Tales of the Rampant Coyote

Adventures in Indie Gaming!

The Cabin In the Woods

Posted by Rampant Coyote on April 14, 2012

I’m really seeing some pretty good movies in the theater this year. I loved the indie movie Unicorn City (coming out on DVD and digital download in July). John Carter and Hunger Games were both a lot of fun.

And last night, I went to see The Cabin in the Woods. At my wife’s request. I hadn’t even heard of it, but when she said it was made by Joss Whedon and Drew Goddard, I was instantly sold.

It’s a horror movie. Or more of a horror-comedy, I guess. It’s kind of a subversion of the horror genre. It’s one of those things that is very hard to describe without going into spoiler territory. The ads all say things like, “You think you know the story… Think again.” That sums things up. The core plot is – quite deliberately – a stereotype: Five college-age friends get together to spend a weekend of partying at a cousin’s cabin  by a lake out in the middle of nowhere.  What could possibly go wrong?

Anyway, if you watch the trailer, or read this, you are going to see / read some stuff that sounds like a massive spoiler, but it’s really not much of one. The movie gives away a lot of this stuff right at the beginning, letting you know that All Is Not As It Seems. This typical horror movie has a big ol’ global-scale meta-plot going on, with it’s own characters and dark humor. But while you know there’s much more going on with the meta-plot, it doesn’t explain everything. It’s the how and why of it all that drives the movie.  However, as the movie makes clear before the title first appears on the screen, it’s not intended to be a completely serious ride.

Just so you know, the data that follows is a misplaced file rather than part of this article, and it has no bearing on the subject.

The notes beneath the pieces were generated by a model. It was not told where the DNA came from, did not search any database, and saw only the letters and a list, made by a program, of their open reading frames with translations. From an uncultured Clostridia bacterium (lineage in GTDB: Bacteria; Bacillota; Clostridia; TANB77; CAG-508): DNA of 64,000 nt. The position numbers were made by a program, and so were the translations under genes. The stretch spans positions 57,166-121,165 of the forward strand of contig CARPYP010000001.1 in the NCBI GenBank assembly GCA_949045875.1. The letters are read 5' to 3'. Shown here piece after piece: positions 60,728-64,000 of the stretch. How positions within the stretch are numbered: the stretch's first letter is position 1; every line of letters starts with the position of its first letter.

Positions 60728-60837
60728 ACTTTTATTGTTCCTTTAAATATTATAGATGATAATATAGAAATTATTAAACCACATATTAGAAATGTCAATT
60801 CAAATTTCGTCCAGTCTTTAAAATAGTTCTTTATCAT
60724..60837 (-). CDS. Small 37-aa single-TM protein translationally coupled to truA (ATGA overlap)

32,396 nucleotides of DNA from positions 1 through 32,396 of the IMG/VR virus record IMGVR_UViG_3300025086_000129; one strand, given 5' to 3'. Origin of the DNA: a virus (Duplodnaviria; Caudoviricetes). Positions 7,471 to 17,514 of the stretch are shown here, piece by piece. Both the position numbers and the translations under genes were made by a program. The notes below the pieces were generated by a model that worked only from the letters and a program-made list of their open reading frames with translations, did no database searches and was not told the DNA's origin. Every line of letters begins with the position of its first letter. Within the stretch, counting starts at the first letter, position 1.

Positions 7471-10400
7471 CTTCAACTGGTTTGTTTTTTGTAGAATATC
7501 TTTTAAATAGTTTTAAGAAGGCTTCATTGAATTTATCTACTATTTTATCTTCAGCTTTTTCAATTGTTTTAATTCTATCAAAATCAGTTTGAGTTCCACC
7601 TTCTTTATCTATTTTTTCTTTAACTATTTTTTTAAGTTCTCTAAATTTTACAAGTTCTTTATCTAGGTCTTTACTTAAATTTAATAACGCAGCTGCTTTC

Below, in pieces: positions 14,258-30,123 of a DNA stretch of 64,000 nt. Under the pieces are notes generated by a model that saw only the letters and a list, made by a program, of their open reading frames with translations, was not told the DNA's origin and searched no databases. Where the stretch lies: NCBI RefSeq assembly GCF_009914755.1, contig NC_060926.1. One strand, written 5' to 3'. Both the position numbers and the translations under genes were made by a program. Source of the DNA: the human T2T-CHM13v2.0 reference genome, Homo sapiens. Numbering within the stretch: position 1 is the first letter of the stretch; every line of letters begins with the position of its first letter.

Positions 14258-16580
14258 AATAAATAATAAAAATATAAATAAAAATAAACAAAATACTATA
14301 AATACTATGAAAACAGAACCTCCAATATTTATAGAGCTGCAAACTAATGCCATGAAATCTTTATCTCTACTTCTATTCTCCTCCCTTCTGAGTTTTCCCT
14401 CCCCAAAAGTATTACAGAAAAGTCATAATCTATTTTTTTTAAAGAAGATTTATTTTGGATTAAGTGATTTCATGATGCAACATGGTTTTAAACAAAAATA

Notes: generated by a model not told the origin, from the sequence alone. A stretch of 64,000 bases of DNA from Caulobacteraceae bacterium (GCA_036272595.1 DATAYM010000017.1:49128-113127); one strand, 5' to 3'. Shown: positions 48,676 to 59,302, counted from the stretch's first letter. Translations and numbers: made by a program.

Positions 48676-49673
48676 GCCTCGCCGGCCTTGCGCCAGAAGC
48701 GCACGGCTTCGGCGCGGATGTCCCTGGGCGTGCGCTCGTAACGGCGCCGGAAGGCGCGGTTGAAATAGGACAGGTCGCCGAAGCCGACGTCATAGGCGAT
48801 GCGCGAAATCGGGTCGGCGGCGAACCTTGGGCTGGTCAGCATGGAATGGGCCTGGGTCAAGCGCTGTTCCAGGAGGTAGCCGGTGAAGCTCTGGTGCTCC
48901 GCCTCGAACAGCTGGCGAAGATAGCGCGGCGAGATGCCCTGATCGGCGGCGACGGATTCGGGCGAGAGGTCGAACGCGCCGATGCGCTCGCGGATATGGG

All I can figure is that these Whedon and Goddard got together and said, “Let’s make a horror movie that will beat up all the other horror movies and take their lunch money.” Seriously. I don’t know if they succeeded, but they definitely managed to subvert the genre while simultaneously adhering (and paying homage) to as many of its tropes as possible. Maybe the reason I liked it so much is that it takes a similar approach to horror as I took to fantasy RPGs with Frayed Knights. In fairness, I am a fan of Buffy the Vampire Slayer, so I’ve no doubt it was an influence on me as well.

It takes the darkly humorous romp through the slasher-flick formula with the assumption that the audience has a brain and at least a passing familiarity with the horror genre. It takes great pleasure in explaining why these kids do the stupid things that they always do in horror movies, like splitting up when they are in trouble, leaving a weapon behind, or … hiding in FRONT of a window. That kinda thing. But even as it lets the audience in on the joke, it still stays true to its roots. It’s a comedy and a self-referential commentary and take-down of the horror genre, but it does this without becoming a parody. Or betraying its genre – it’s still a splatter-fest. Blood, boobs, guts, drugs, screams, dismemberments, beheadings – it’s all here in full-on Rated R horror-movie glory.

But just where other horror movies end (literally), you’ve still got nearly a third of the movie left. Things twist around and then escalate, raising the stakes still further. All hell breaks loose. I cannot explain it further without descending too far into spoiler territory, so I guess I’ll leave it at that.

I’d describe it as having a bit of a mix of a Evil Dead, Scream, Buffy the Vampire Slayer, The Matrix, and H.P. Lovecraft. With bits and pieces of hundreds of other horror movies tastefully woven in for good measure.

I cannot recommend if you can’t stomach a full-on R-rated horror movie.  Or if you’ve never even seen one.  But if you have, and even kind-of enjoyed it while wincing at its stupidity, this is a movie made for you.

And… the trailer…

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  • Steven Ray Orr said,

    Glad to see someone else describe it as somewhat Lovecraftian. Obviously, it wasn’t a Mythos movie, but it kept brushing up against style.